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Change in scene

Kathy Heicher Eagle Correspondent
This photo of Eagle was probably taken in the 1930s. The tall buildings on the right are the school and the county courthouse. Nnote the train station in the foreground. The country that is now the Upper Kaibab and Bluff's subdivision was the Black ranch at the time.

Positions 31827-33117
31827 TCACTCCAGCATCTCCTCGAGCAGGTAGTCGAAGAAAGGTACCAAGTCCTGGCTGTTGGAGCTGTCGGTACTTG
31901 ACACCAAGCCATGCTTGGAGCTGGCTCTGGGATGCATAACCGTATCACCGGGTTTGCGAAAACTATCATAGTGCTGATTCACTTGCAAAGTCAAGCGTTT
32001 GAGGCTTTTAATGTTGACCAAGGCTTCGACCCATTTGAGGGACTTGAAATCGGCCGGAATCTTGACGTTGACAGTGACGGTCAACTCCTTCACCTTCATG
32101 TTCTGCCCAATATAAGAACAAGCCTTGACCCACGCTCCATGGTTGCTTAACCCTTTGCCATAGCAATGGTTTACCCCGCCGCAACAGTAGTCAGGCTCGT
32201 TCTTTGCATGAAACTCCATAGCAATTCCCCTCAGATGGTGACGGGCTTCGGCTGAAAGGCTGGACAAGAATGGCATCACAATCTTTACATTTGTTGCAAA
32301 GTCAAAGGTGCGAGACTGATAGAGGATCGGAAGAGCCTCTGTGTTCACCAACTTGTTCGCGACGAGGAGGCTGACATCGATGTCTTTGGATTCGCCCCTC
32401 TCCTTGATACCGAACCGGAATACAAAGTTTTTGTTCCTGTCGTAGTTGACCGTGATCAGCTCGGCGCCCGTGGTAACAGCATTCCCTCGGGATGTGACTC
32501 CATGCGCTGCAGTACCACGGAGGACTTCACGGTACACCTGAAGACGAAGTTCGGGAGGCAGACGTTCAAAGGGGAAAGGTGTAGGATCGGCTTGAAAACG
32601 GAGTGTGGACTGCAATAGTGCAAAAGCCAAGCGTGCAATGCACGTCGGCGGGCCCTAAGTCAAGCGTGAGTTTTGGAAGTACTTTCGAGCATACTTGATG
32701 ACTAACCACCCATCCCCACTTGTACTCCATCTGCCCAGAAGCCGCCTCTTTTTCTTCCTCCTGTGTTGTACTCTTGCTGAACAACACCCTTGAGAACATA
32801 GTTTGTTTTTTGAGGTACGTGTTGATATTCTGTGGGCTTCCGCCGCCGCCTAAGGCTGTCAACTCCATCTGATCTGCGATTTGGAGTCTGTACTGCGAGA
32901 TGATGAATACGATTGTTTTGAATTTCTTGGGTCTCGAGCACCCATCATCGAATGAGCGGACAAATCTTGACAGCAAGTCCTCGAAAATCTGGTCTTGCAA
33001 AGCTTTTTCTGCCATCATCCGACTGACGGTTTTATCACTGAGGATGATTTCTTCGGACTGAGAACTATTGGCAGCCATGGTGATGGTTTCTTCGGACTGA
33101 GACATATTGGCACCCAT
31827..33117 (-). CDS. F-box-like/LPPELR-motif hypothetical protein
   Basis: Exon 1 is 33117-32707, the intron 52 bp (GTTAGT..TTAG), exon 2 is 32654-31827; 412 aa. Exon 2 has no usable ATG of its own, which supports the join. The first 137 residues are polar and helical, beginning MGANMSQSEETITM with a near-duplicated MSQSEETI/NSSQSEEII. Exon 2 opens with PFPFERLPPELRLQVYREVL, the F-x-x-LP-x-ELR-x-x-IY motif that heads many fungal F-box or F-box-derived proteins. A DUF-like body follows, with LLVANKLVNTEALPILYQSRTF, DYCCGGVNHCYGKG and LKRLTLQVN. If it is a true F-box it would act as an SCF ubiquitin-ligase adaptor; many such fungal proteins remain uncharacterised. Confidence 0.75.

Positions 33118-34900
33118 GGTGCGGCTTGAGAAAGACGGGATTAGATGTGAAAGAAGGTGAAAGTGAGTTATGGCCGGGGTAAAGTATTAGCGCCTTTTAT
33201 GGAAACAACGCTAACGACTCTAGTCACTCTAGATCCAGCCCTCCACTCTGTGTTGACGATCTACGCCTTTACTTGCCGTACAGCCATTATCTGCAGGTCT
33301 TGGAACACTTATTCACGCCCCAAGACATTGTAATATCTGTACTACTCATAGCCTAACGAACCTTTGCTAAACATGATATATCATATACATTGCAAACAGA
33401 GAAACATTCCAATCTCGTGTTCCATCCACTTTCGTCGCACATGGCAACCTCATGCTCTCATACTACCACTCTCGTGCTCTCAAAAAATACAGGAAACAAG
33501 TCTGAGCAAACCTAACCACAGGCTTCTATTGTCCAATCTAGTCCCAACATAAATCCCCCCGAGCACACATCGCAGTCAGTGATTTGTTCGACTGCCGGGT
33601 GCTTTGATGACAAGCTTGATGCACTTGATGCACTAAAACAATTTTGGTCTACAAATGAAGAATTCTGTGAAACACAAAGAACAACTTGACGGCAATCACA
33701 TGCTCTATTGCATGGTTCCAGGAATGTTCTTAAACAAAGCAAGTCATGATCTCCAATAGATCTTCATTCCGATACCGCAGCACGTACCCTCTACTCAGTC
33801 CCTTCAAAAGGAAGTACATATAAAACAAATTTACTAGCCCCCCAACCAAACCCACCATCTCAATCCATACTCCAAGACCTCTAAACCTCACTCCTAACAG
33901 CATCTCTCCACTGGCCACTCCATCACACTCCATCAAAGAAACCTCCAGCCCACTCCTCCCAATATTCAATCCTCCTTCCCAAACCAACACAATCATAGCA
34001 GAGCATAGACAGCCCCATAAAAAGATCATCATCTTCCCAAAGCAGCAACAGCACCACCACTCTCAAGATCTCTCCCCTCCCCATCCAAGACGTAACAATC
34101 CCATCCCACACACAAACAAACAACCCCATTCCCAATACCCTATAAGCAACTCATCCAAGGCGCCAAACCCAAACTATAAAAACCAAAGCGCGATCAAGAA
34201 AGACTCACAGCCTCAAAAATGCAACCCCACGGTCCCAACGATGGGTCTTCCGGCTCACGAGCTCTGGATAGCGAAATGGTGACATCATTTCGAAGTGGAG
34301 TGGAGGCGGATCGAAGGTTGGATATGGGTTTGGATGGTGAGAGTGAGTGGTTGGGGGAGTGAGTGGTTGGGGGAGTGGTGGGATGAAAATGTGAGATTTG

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Town of Eagle1930-2003 Note the county courthouse, with the Eagle School building directly across Broadway. At the time, there were no trees in the cemetery; and the lands that are now the Kaibab, Bull Pasture, Terrace and Eagle Ranch subdivisions were ranches. In 1900, census records estimated the population of Eagle at 124 people. The 2000 census estimates the population at 3,032.Reference points: The Colorado Mountain College Building, which was the Koonce Chevrolet building in the 1930 photo. The Eagle County Courthouse, just to the right of center in both photos, was built in 1932. The school building across the street from the courthouse was torn down in the late 1980s. The new county administration building stands there now.Note the complete lack of trees in the cemetery in the 1930s photo, compared to the landscaping in 2003.Dice BuildingBuilt in 1904 by the Dice brothers at a cost of $1,505, this building has for nearly 100 years been one of the more substantial structures in town. Originally, the north side of the building was occupied by a saloon and pool room known as the “Pony Resort.”In 1909, a drug store replaced the saloon. Features of the store, operated by Dr. Wiley, included a circulating library and a soda fountain. Some long-time locals can recall the five-cent ice cream cones and the 10-cent cherry cokes.A barbershop was opened in the south half of the structure in 1904, offering not only barber services but also bathtubs, popular with miners and cowboys when they came into town for business or pleasure.In 1910, E.J. “Jack” Bindley purchased the barber shop and named it the “Silver Eagle.” The state-of-the-art shop featured hydraulic chairs and a beautiful wooden back-bar with a mirror and shelves of hair tonic and shaving supplies. A mounted golden eagle rested on the wall. A cigar case in the corner of the store featured a taxidermy display of three beaver cubs.Bindley’s son, Eldon, followed him in the barber business, keeping the shop busy until his retirement in the mid-1980s. At that point, the new owners of the building remodeled it; and since that time the primary use has been as a restaurant.The upper floors of the building have housed a variety of business and professional offices over the years. Lawyers Gene Luby and his brother, Bill (who eventually became a District Court Judge), and another lawyer, Hume White, each had offices in the building at one time.A doctor once used the space for his office. The upper floor has also been used for residential purposes.These days, the building houses the Broadway Bar & Grille, a popular local restaurant.


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